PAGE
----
NASA, Roscosmos Successfully Launch Soyuz After Aborted Mission A Russian, an American and a Canadian were aboard the spacecraft when it lifted off from Russia's Baikonur Cosmodrome in Kazkahstan. It's the first launch since a failed mission in October.
NPR logo Soyuz Rocket Launches, Docks Successfully To Relief Of NASA, Russia Space Agency

Soyuz Rocket Launches, Docks Successfully To Relief Of NASA, Russia Space Agency

NASA astronaut Anne McClain (from left), Russian cosmonaut Oleg Kononenko and David Saint-Jacques of the Canadian Space Agency successfully blasted into space on Monday morning. It is the first mission since an aborted launch in October. Kirill Kudryavtsev /AFP/Getty Images hide caption

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Kirill Kudryavtsev /AFP/Getty Images

NASA astronaut Anne McClain (from left), Russian cosmonaut Oleg Kononenko and David Saint-Jacques of the Canadian Space Agency successfully blasted into space on Monday morning. It is the first mission since an aborted launch in October.

Kirill Kudryavtsev /AFP/Getty Images

Updated at 3 p.m. ET

Nearly two months after a rocket malfunction forced NASA and the Russian space agency Roscosmos to abort the launch of a Soyuz mission, a new crew blasted off on Monday for the International Space Station and arrived safe and sound.

Russian cosmonaut Oleg Kononenko, American astronaut Anne McClain and Canadian astronaut David Saint-Jacques successfully launched at 6:31 a.m. ET from the Baikonur Cosmodrome in Kazakhstan and went into orbit a short time later.

The Soyuz successfully docked with the space station a few hours later, with the hatches between the two vessels opening shortly after 2:30 p.m. ET.

The mission is expected to last 194 days, according to TASS, which means the trio will remain on board through July 2019. The crew will join American Serena Auñón-Chancellor, Germany's Alexander Gerst and Russia's Sergey Prokopyev, all of whom are already living on the orbital station.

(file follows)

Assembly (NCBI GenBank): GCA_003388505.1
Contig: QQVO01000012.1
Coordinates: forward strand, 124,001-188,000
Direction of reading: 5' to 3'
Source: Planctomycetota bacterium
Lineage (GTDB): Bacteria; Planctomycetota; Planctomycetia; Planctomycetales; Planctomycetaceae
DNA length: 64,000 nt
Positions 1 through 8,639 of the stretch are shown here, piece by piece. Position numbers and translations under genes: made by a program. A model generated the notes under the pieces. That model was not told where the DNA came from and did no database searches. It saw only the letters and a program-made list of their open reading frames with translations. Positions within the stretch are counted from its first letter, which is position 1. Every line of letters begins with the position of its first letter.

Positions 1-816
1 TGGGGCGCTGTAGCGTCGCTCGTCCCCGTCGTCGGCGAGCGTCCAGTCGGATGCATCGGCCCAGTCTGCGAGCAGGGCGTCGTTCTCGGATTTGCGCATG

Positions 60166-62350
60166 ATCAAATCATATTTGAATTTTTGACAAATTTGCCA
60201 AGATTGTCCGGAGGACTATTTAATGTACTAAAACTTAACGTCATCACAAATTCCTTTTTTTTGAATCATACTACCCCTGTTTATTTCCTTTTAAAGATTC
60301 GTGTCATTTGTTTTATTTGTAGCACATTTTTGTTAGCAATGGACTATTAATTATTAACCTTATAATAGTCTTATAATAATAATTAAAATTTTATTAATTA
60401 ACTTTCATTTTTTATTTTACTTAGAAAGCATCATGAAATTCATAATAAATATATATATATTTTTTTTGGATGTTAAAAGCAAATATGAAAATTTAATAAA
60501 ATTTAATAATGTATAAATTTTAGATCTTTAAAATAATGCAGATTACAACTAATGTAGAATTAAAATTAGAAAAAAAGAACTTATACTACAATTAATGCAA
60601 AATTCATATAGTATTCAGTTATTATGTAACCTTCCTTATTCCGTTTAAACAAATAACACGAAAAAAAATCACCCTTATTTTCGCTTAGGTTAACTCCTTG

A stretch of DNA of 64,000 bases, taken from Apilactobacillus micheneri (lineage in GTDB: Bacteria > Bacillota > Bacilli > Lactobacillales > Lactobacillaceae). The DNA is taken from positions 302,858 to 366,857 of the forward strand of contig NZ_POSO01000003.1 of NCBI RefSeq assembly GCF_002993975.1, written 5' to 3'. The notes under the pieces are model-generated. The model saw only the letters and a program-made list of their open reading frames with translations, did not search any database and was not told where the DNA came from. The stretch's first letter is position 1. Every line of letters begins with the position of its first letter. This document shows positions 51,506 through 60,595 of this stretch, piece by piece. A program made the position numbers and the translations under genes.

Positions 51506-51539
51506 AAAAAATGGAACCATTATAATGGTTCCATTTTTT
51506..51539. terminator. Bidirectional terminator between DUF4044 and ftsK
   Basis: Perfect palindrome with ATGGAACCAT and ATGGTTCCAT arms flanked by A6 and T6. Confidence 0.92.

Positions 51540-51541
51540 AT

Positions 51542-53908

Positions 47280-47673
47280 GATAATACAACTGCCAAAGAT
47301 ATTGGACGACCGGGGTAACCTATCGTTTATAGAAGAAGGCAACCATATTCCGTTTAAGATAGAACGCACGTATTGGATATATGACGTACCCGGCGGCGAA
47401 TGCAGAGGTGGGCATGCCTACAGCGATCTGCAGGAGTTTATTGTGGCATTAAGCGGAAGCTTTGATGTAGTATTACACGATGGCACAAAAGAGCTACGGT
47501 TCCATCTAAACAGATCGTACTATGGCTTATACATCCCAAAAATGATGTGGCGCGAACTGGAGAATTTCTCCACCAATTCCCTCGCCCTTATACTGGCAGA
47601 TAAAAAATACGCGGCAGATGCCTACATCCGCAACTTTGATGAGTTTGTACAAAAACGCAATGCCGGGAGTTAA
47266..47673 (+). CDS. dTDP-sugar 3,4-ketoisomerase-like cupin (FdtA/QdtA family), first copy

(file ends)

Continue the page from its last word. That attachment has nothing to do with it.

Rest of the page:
Speaking at a news conference on Sunday, the astronauts addressed concerns about the safety of the Russian-made rocket en route to the ISS, so closely on the heels of the previous rocket's emergency landing.

"We are psychologically and technically prepared for blastoff and any situation which, God forbid, may occur on board," said Kononenko, the 54-year-old crew commander, according to Radio Free Europe.

RFE also quoted McClain, 39, saying: "We feel very ready for it."

Last month, Roscosmos tweeted a video of the Oct. 11 failed Soyuz rocket launch that forced NASA astronaut Nick Hague and Russian cosmonaut Alexey Ovchinin into making a harrowing emergency landing.

Less than two minutes into that flight, one of the rocket's four external boosters failed to separate and accidentally struck the core stage of the rocket, sending it spinning out of control.

NASA astronaut Nick Hague and Russian cosmonaut Alexey Ovchinin ejected the capsule from the rocket when the spacecraft was about 50 kilometers — 31 miles — above Earth. The pair landed safely just outside the town of Dzhezkazgan in Kazakhstan. They were picked up by helicopters and then flown by a plane back to Baikonur.

Roscosmos later said the cause of the accident was a defective sensor.

Since NASA retired the space shuttle in 2011, Russian Soyuz rockets have been the only way to get people to the International Space Station.

As NPR's Bill Chappell reported in October, "The agency does have contracts with commercial companies like Boeing and SpaceX that are developing new vehicles to take astronauts up, but the first flights of those aren't scheduled until next year."

The existing ISS crew is supposed to get its ride back home in a Soyuz capsule that is docked to the station. That vehicle has a limited life span and expires in early January.